So figure it out! Where can you fit in a couple of hours of writing? How do you write? All at once, whopping out 8,000 words plus, or in smaller and more frequent lots of 2000? When are you most productive? At 5 am before the kids wake up (shudder), or late at night when they’re asleep? Once you get in a routine, stick to it, and half of the battle is won.
Now you’ve figured out when, you must repeat the solemn vow outlined below
Nothing gets in the way of my writing.
At the risk of sounding a little scary, I’ll adapt it.
Nothing gets in the way of my writing – where practical.
For instance, I recently moved house. I factored this into my schedule. It’s a no brainer that my productivity will go down as I struggle to find my computer in the sea of boxes. I’m talking about the little excuses we make to get out of writing. Maybe I’ll vacuum the house first. Oh, I’ll just ring Aunt Marjory for a quick two hour chat. Don’t blindside yourself. You enjoy writing, remember? And you get the guilts when you don’t do it. Solution; Just do it. Talk to Aunt Marjory another day.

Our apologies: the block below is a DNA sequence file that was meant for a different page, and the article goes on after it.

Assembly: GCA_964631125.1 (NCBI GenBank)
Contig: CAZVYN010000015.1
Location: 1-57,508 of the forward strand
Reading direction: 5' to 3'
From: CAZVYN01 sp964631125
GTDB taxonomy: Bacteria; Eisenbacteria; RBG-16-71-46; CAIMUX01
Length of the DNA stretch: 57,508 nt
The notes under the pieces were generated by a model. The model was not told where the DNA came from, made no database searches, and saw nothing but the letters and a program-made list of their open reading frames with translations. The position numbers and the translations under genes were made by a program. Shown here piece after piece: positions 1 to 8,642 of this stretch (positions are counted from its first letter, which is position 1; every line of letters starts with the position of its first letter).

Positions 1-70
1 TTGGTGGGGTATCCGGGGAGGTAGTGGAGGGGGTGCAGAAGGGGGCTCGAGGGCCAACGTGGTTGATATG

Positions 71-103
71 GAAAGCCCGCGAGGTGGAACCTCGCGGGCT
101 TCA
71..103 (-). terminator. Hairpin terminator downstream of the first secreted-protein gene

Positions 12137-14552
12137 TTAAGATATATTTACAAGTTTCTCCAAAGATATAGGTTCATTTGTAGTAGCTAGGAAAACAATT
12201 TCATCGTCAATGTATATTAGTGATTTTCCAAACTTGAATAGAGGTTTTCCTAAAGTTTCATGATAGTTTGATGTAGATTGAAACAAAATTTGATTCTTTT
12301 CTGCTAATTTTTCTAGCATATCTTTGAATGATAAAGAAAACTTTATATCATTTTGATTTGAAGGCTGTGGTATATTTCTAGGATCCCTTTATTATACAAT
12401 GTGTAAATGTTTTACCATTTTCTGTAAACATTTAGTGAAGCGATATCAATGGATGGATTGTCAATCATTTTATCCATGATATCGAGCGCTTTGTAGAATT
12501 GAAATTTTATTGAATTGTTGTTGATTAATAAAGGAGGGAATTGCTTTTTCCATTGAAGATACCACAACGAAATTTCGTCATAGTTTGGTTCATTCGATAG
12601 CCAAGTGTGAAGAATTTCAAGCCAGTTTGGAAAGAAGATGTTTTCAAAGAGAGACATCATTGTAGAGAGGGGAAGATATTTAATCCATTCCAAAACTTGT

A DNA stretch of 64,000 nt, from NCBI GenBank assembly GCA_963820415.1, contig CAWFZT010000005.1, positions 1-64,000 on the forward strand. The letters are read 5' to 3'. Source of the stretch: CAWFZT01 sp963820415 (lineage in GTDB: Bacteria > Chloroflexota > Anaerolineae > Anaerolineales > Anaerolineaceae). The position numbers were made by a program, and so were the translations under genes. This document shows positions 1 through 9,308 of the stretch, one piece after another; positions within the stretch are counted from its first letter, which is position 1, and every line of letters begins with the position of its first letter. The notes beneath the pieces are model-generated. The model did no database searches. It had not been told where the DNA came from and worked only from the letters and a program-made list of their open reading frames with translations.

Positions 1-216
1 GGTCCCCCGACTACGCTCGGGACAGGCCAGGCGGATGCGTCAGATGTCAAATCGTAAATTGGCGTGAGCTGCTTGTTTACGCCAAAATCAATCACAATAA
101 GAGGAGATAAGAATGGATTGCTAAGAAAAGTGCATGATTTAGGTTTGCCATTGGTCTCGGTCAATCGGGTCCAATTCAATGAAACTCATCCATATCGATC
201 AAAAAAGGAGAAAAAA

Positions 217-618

JK ROWLING – “My daughter comes first, Harry second, and then I start weeding out non-priorities.”
Which brings me to goals.
They’re invaluable. I see the success of them every day as a physio. It’s July. Where do you want to be in August? In December? And this time next year. Break it down into short, mid, and long-term goals. I find it useful to have separate marketing, social media and writing goals. For example, I want my third publication, Fantasy of Fire to be on Amazon by mid-January 2016. I know how long the copy editor and content editor, cover designer, and formatter takes, so I work backwards, working out how much time I will have to write the book. This gives me a date for the rough copy of my manuscript to be ready for first round editing. Personally, I don’t break it down further, but you could! How many words do you need to complete each week to get to the goal?